The North East Regional Council, of which we are all part, is planning to try out a joint Monthly Sunday Evening service on zoom only, at 7.00pm. It’s not just for council members, or even members of the churches in the NERC, anyone and everyone is welcome to join us. The first service is on the 30th January, and then on the last Sunday of the month into the future. I guess the service will last about 45 minutes.
Zoom link details are below and will be the same for; 26th Feb; 27th March; 24th April; 29th May; 26th June.
The Diocese of Glasgow and Galloway is part of the Scottish Episcopal Church, which is part of the Anglican Communion. The North East Regional Council is part of the diocese, and the service is run by clergy and members of the council, anyone from anywhere can join in the service. You do
If you want to know more, or want the access codes personally, just email Les Ireland at Rector@stcyprianslenzie.com
We all know the story. The Magi arrived with their gifts via Herod’s Palace, Herod asked them to return and let them know where the infant king was. In a dream they were warned to go home another route, which they did. Joseph in another dream was told to flee to Egypt as Herod wanted to kill the Babe of Bethlehem. All this to fulfil a prophesy about the Messiah coming out of Egypt.
We all know this older story too. The Hebrews enslaved for many years in Egypt finally freed. The act that brought about that freedom, the Passover. When the Passover was instigated the Hebrews were told to mark their doorposts and lintels with the blood of the lamb they were to eat that night.
Centuries later; we aren’t sure, when, how and where, but that doesn’t really matter; centuries later the two stories collided and chalking the lintels became a custom. In more recent years it has reached these shores. Usually happening at Epiphany, probably because of the Orthodox Churches celebration of Epiphany being a bigger festival than Christmas and New Year and it being present in those lands before these. It is a time set aside to ask for God’s continual blessing upon our homes and lives.
At the service on Epiphany chalk was blessed and the church was marked, those present were able to take home a piece of chalk to chalk their own homes. Geoff will explain the custom to those who attend Church on Sunday 9th January and you too will have the opportunity to take home a piece of chalk and join in. There is a gallery of members of the congregations chalking below, please feel free to send in your own photo to be added.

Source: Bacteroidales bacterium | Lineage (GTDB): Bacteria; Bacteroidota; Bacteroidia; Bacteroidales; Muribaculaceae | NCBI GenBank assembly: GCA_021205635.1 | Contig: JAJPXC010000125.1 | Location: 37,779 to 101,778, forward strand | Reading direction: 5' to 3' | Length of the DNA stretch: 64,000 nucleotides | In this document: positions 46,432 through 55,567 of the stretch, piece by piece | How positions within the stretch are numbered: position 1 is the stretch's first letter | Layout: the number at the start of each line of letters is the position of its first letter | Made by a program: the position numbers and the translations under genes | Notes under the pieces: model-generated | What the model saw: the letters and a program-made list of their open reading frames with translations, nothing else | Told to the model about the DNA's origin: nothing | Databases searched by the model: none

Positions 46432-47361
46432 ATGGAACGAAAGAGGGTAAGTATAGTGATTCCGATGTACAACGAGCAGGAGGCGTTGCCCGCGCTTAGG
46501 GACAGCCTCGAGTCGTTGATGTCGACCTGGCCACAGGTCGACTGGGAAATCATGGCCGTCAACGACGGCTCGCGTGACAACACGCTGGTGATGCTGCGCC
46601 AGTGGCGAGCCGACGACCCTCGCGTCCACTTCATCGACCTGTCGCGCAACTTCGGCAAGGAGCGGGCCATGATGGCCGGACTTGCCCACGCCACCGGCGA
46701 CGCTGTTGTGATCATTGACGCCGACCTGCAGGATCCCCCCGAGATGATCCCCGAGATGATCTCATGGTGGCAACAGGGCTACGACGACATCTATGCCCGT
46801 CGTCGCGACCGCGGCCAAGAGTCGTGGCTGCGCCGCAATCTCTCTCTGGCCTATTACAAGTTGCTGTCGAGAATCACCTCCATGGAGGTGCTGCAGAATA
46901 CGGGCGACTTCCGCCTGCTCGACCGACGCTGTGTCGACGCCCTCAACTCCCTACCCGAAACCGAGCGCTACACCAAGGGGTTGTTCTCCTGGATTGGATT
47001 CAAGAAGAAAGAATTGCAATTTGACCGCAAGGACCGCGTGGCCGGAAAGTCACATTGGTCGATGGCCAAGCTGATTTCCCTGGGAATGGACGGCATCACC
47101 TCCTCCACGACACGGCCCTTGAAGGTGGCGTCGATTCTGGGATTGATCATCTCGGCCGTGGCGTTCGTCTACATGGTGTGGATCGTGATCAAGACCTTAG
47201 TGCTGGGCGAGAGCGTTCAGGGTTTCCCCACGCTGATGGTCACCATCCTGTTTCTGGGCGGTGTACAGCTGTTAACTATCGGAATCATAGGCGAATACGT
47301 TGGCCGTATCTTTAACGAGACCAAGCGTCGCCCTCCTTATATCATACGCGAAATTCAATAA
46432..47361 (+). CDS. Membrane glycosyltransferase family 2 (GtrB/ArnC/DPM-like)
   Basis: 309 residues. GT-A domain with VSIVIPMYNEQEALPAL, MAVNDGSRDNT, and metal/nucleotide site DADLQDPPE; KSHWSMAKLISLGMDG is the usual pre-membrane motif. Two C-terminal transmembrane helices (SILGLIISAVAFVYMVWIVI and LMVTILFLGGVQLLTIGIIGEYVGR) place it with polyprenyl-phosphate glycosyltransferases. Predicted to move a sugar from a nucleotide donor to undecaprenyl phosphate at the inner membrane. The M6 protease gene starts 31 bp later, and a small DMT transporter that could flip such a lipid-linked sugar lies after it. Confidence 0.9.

Mark the lintel of your door, or your door post, or porch step as follows:
20 + C + M + B + 22
The Blessing itself is encompassed in the year, The C M B stand for Christus Mansionem Benedicat – Christ bless this home, the + are the symbol of blessing.
You may use this prayer afterwards if you wish.
May Christ bless our home and remain with us throughout the year. Visit, O blessed Lord, this place with the gladness of your presence. Bless all who worship and visit here with the gift of your love; and grant that we may manifest your love to each other and to all whose lives we touch. May we grow in grace and in the knowledge and love of you; guide, comfort, and strengthen us in peace, O Jesus Christ, now and forever. Amen.
Amid the shadows of unwelcome,
glory breaks through.
Amid the poverty of used straw,
the glory of life glistens.
Amid the sighs of essential work,
glory is birthed.
Amid the coverings for protection,
Inside, safe and secure with anticipations hope
Amid the melancholy of not being elsewhere,
Amid the chill of roofless nights,
glory is sung.
Amid the warmth of a few companions
gathered round a fire
glory is felt.